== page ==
As I climbed the stairs to the sexual health clinic, I felt as though I was going insane.
With each step I promised myself that if I could just get another all-clear, be handed a clean bill of sexual health, I’d change my ways. I’d become a good gay. I’d stop the string of random hook-ups, invest time in love and hold out for that ‘big relationship.’
No longer would I have to anxiously white-knuckle my way through another blood test.
This wasn’t the way life was meant to be. When I was younger I bought into an illusion that gay life was a whirlwind of casual yet mind-blowing sex. It would be carefree and void of negative consequences.
Then I racked up some field time. I gained some traction as to how sex really works. When I become aware of all the potential dangers that come with it, that illusion quickly deflated.
I attribute a large part of this ignorance to the lack of LGBTI-inclusive sex education, but that’s a whole other story.
So here I am, again. In this frosty waiting room. Sitting with my legs crossed, terror trickling down my throat and settling in the pit of my stomach. I’m trying to ignore the judgmental sneer I feel deep in my bones, praying that I’ll get away with it this time.
‘Someone I know walks in’
Then it happens: someone I know walks in. Half my brain is screaming at me to jump out of the window; the other half is urging me to bury my face in my phone screen, which I do. For the next few minutes I sit emanating one gruff, depressing sigh after another: sweating; panicking.
Then the nurse comes out. She glances around the waiting room and calls my name, ‘Christopher?’
With that she’d unmasked the anonymity I’d hoped to gain by shielding my face with my phone.
I’m idly chatting away to the nurse as she does my bloods. I have shy veins, and a horrible faint-inducing-phobia of needles, so she distracts with me a series of questions.
‘How many sexual partners have you had over the last few months?’
‘Do you feel that you put myself in potentially hazards situations?’
‘Having you been watching Celebrity Big Brother?’
Then she gets to the question I’ve been hoping to avoid the same way you do a racist relative. ‘Has anyone spoken to you about PrEP?’ she says casually, as though asking what I’m having for dinner.
I am seized by dread. This doesn’t feel like a casual conversation anymore. I’m confused; Why is she asking me this? Do I have that many sexual partners? Is my personal life that much of a mess that I need to take extra precautions?
After sharing these concerns with the nurse, who looks at me with the concern, it turns out the answer is ‘No.’ Why? Because there is no such thing as too many partners. There isn’t a scale where after you’ve bedded a certain amount of people you earn your ‘slut’ badge.
She and I sit and chat, as if we’re simply two adults having a normal conversation. Because, actually, that’s what we are doing: having a normal conversation about sexual-health.
Suddenly, my inner meltdown subsides. I realize there’s no judgment here, there’s no scrutiny.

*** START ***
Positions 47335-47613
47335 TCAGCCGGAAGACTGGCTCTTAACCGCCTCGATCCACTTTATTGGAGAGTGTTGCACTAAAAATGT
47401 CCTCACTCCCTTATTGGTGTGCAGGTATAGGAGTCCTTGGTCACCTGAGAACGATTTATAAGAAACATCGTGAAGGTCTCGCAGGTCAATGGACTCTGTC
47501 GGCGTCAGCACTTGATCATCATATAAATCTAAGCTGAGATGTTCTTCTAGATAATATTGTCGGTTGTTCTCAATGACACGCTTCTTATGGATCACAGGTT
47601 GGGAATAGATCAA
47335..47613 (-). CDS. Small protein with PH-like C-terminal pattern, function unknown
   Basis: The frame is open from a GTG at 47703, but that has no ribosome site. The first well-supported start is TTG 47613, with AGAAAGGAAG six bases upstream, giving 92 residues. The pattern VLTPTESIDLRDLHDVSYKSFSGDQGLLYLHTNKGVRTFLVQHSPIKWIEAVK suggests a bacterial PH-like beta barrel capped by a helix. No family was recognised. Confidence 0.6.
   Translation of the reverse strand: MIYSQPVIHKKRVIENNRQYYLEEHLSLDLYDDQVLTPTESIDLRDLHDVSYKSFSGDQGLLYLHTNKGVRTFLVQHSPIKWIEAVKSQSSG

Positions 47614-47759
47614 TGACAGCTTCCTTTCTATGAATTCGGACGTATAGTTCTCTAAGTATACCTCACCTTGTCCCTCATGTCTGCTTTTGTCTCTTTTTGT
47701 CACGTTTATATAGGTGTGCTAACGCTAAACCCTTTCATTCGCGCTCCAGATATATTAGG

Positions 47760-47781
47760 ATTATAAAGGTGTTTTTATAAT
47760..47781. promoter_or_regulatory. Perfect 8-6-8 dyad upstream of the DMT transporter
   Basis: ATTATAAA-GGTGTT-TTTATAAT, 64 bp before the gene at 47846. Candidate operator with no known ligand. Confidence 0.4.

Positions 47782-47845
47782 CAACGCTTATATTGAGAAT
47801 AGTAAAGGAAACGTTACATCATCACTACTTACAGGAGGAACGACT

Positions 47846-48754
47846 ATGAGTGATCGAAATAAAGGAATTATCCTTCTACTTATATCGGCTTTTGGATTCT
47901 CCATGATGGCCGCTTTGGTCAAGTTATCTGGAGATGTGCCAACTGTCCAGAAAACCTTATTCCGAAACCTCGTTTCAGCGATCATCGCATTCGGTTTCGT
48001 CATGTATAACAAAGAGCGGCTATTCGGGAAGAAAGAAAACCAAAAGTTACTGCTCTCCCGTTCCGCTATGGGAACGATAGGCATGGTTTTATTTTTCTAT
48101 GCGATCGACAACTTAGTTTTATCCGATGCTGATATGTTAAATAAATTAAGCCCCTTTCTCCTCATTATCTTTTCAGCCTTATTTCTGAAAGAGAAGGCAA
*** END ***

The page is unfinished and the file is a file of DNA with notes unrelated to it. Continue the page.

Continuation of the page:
My issue was never with PrEP. That’s not what’s caused this sudden panic. My response to the drug being accessible on the NHS in England (at least in a limited trial to those most at risk) was nothing but enthusiastic.
What’s caused the panic is the stigma attached to being on PrEP, and the negative comments other gay men are often too willing to offer about it.
The conversation continues, and I realize on an intellectual level that I’ve been lied to. Lied to by papers, by adults, by former teachers, by Facebook, and by the unwanted opinions of other gay men. This perpetual stigma attached to sexual heath is now wrapping itself around PrEP and those who choose to use it.
There’s so much misinformation about sexual health, about this drug, floating around out there.
‘You don’t need PrEP, just wear a condom!’
Condom’s aren’t 100% effective at preventing HIV infection. Yet it’s this sort of mentality that adds to the stigma. It causes people to have visions of wanton orgies worthy of vintage gay porn whenever someone tells them they’re on PrEP. That’s not fair.
Let’s take pride in talking about sexual health
Our conversation concludes with me telling the nurse that on the few occasions I have taken a random man home, I normally just actively encourage him to spoon me, before falling sleeping. Probably snoring like a warthog. And that I don’t have a bucket-load of men lining up to worship my every orifice.
The reality is I’ve only slept with two people in the last six months. It was nothing but my own fear of judgment that caused my meltdown earlier. From this we deduce that PrEP isn’t needed in my case.
As I go to leave the clinic, the guy I know gets called. We exchange a smile, and with I feel myself kicking stigma out the window I considered jumping from earlier.
We’re just a couple of guys who are looking after their health, and sexual health is just as important as anything else. And that should never merit any form of negativity or stigma.